FAIRBANKS - Lightning the reindeer and University of Alaska Fairbanks herdsman Rob Aikman both made history Thursday.
The 3-year-old reindeer gave birth to an unprecedented calf; one conceived through artificial insemination using previously frozen semen.
A minute later, Aikman saved the calf's life.
It was all part of a wild day at the UAF Agricultural and Forestry Experiment Station, which has the only reindeer research facility in North America. The successful pregnancy could be the first step toward a small breeding revolution in the reindeer industry.
"I think it's a feather in our caps," said Milan Shipka, a UAF professor and associate director of the research station.
But even after the still-unnamed male calf was born on Thursday, the conclusion was in doubt.
Several hours after Lightning went into labor at about 11 a.m., Aikman noticed the calf was breech and his mother was having trouble delivering. Concerned the calf might suffocate, he helped pull it out by its legs.
The newborn wasn't breathing, but Aikman thought there might be hope.
Aikman, who is trained in first aid, gave the calf mouth-to-mouth, delivering three breaths before it sputtered to life.
Shipka said the outcome is good news for the reindeer industry. The calf is the first documented birth using previously frozen reindeer semen, he said, and UAF researchers have spent years pursuing that goal.
If the use of frozen semen is perfected for reindeer, Shipka said the process could allow desired genetic traits to be emphasized in a herd without importing a faraway bull to mate with its females. He said bigger reindeer, better maternal behavior and stronger milk production could all be targets of a focused breeding program.
Lightning's calf was fathered with sperm from a bull in Saskatchewan, Canada. The semen was frozen to minus 112 degrees in a laboratory there last year, then transported to Fairbanks and thawed in a 90-degree bath before being inserted into Lightning's reproductive system.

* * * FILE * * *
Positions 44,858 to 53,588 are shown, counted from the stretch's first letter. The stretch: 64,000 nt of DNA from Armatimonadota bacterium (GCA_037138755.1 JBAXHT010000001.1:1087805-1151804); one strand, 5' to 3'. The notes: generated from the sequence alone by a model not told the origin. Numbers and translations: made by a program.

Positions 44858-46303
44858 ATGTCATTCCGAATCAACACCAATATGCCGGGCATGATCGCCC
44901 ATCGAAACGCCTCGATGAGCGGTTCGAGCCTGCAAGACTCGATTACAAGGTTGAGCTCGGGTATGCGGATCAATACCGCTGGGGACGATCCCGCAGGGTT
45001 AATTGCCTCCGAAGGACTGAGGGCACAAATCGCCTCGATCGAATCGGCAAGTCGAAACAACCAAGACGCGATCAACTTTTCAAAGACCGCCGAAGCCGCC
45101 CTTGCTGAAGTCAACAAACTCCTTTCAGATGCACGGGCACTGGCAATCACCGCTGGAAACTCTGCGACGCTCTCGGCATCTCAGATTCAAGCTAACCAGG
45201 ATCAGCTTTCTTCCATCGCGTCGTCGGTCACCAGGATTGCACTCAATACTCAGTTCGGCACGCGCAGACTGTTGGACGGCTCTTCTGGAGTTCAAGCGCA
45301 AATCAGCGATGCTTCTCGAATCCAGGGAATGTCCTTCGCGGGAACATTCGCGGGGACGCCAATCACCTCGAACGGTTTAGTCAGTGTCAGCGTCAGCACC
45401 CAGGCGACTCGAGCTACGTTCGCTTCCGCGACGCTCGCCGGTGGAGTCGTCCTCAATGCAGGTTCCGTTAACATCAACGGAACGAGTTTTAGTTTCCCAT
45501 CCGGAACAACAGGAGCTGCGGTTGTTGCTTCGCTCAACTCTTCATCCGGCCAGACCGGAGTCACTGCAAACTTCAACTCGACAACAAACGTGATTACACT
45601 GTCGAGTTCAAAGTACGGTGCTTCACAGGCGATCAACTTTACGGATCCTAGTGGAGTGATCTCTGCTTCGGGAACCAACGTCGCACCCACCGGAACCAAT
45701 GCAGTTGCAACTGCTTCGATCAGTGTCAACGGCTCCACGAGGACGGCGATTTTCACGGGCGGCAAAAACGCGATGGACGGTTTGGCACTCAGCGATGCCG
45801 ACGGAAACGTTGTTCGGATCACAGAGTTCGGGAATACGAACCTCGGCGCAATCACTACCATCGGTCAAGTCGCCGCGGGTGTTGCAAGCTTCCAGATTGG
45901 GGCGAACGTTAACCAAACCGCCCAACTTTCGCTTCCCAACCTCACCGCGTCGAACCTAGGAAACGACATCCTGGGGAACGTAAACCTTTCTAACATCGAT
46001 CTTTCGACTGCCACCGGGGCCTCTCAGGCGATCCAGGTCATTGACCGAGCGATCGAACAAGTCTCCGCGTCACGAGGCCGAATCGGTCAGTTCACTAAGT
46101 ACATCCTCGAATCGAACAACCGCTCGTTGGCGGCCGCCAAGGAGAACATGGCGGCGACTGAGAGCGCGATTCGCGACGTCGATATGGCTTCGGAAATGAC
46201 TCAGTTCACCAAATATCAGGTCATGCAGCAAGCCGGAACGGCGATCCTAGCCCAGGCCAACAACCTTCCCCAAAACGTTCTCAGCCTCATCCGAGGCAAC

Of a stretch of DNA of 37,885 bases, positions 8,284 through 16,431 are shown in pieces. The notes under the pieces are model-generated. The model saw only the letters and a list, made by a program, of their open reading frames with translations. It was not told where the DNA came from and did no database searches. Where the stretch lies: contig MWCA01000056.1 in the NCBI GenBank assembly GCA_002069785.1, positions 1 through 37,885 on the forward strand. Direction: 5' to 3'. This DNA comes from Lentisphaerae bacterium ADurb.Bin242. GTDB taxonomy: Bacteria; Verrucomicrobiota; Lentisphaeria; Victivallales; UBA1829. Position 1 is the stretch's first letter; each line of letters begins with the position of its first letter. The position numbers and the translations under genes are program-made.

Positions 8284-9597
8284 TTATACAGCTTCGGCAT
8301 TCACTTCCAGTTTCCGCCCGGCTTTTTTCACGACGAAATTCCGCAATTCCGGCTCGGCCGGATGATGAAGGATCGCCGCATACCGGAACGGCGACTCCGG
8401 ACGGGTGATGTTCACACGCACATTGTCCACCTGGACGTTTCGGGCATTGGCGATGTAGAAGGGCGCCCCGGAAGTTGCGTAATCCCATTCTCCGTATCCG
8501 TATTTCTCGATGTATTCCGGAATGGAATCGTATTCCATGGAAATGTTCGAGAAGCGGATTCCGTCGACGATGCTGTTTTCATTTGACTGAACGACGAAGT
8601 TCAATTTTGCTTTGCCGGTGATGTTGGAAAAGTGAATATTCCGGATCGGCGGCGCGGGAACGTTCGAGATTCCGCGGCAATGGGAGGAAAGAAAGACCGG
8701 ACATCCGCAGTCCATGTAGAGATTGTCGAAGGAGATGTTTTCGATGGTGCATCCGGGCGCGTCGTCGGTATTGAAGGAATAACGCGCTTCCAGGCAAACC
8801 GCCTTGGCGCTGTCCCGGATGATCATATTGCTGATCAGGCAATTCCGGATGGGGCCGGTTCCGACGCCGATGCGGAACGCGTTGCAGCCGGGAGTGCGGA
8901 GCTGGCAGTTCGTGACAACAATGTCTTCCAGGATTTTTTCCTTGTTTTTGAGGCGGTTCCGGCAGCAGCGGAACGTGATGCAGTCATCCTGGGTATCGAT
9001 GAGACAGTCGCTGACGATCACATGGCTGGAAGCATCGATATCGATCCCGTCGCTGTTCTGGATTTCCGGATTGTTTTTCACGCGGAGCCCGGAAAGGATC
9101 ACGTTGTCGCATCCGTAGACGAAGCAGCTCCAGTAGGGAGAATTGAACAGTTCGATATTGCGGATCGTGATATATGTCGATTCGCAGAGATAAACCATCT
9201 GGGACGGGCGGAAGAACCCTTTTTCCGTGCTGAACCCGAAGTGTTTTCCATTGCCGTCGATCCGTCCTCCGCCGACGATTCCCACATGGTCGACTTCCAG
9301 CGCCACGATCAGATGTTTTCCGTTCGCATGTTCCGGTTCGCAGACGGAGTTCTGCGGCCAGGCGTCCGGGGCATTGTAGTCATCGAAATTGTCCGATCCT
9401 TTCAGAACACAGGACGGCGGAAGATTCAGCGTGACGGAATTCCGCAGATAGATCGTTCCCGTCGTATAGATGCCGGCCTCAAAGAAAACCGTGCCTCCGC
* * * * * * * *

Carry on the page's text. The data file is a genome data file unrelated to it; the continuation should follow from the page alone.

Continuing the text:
UAF researchers tried to artificially inseminate seven reindeer last fall with the semen, but had trouble making it work. Five of those attempts failed, and pregnancy tests were hazy on a sixth. Only Lightning showed a positive result, and even that pregnancy was uncertain until labor began on Thursday.
Shipka said researchers need to solve a few problems before artificial pregnancies in reindeer become common. The species' semen is difficult to freeze, which makes storage a challenge. Scientists also don't know much about what timing in the reproductive cycle is best for inseminating a reindeer, which is another key to the puzzle.
Artificial insemination is common today among cattle farmers, but Shipka said the process takes a while to perfect. He pointed out that an early artificial cow pregnancy was unveiled at the World's Fair in 1939, but it took nearly 30 years before most farms were comfortable with the practice.
If artificial insemination of reindeer becomes common, Shipka said it may not just create more desirable animals, but could also result in new revenues for breeders. Bulls with desirable traits could suddenly have semen that is a marketable product.
But the future of the UAF artificial insemination program is in some doubt, Shipka said. This year's program was paid for through an $80,000 U.S. Department of Agriculture grant, but no money has been secured for another round of testing.
"A majority of our funding comes from Washington, D.C., and it's hard to convince them that reindeer is an agricultural species," he said.
Despite that, Shipka said he's hopeful that the artificial breeding program will continue next fall.